The Writings of Thomas Jefferson: Correspondence, cont

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Taylor & Maury, 1853
 

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Stran 558 - To suppress their callings, the only means perhaps of their subsistence, because a war exists in foreign and distant countries, in which we have no concern, would scarcely be expected. It would be hard in principle, and impossible in practice. The law of nations, therefore, respecting the rights of those at peace, does not require from them such an internal derangement in their occupations.
Stran 443 - ... the simplest rule will be that the vessel being American shall be evidence that the seamen on board are such.
Stran 104 - Then I say, the earth belongs to each of these generations during its course, fully and in its own right. The second generation receives it clear of the debts and incumbrances of the first, the third of the second, and so on. For if the first could charge it with a debt, then the earth would belong to the dead and not to the living generation. Then, no generation can contract debts greater than may be paid during the course of its own existence.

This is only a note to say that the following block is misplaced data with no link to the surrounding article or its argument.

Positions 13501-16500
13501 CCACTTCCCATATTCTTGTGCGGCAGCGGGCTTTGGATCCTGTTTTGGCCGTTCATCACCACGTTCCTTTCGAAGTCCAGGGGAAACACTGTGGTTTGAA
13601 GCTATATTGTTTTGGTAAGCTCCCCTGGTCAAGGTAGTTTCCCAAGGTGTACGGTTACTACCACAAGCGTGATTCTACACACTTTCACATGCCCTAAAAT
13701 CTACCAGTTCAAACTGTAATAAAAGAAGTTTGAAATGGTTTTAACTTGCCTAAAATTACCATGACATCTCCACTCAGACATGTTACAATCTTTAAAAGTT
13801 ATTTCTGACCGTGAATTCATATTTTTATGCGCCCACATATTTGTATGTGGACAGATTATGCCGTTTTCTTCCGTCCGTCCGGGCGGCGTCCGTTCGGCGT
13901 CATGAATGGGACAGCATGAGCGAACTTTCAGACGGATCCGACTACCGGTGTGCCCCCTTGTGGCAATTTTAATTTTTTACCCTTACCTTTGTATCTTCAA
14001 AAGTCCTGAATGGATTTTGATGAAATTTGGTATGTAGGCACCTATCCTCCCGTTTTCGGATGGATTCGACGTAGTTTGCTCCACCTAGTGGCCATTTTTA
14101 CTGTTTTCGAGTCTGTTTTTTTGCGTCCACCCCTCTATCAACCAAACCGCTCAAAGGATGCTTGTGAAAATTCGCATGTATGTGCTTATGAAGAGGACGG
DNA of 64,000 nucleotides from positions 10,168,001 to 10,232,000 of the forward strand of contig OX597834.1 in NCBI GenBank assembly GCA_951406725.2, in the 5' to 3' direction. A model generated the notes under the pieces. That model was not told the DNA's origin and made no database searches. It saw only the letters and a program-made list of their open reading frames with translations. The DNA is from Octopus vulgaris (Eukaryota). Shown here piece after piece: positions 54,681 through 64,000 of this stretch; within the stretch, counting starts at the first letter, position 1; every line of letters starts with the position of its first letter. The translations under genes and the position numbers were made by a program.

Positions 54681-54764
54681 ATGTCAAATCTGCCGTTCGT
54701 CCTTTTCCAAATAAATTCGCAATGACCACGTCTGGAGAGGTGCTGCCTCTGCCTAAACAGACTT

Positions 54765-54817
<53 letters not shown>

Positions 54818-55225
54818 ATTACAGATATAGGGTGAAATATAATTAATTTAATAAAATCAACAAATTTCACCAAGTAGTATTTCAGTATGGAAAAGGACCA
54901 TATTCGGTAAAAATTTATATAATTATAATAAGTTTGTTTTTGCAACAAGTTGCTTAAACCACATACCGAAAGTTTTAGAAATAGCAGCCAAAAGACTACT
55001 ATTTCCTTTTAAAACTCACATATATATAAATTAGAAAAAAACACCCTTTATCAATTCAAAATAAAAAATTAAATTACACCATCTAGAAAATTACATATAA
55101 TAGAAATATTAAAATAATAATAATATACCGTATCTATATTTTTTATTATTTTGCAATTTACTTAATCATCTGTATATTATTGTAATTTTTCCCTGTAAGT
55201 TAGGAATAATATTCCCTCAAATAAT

Stran 376 - ... which have been confiscated, belonging to real British subjects, and also of the estates, rights and properties of persons resident in districts in the possession of his majesty's arms, and who have not borne arms against the said United States.
Stran 103 - Yet it is a question of such consequences as not only to merit decision, but place also, among the fundamental principles of every government. The course of reflection in which we are immersed here on the elementary principles of society has presented this question to my mind; and that no such obligation can be transmitted I think very capable of proof.
Stran 464 - Union ; nor could ever have imagined that the man who has the shuffling of millions backwards and forwards from paper into money and money into paper, from Europe to America and America to Europe, the dealing out of treasury secrets among his friends in what time and measure he pleases, and who never slips an occasion of making friends with his means...
Stran 468 - I will not suffer my retirement to be clouded by the slanders of a man, whose history, from the moment at which history can stoop to notice him, is a tissue of machinations against the liberty of the country which has not only received and given him bread, but heaped its honors on his head.
Stran 275 - Whenever jealousies are expressed as to any supposed views of ours, on the dominion of the West Indies, you cannot go farther than the truth, in asserting we have none. If there be one principle more deeply rooted than any other in the mind of every American, it is, that we should have nothing to do with conquest.
Stran 223 - I have the honor to be, with great esteem, Sir, your most obedient, and most humble servant.
Stran 237 - Whenever it is proposed to prepare plans for the Capitol, I should prefer the adoption of some one of the models of antiquity, which have had the approbation of thousands of years...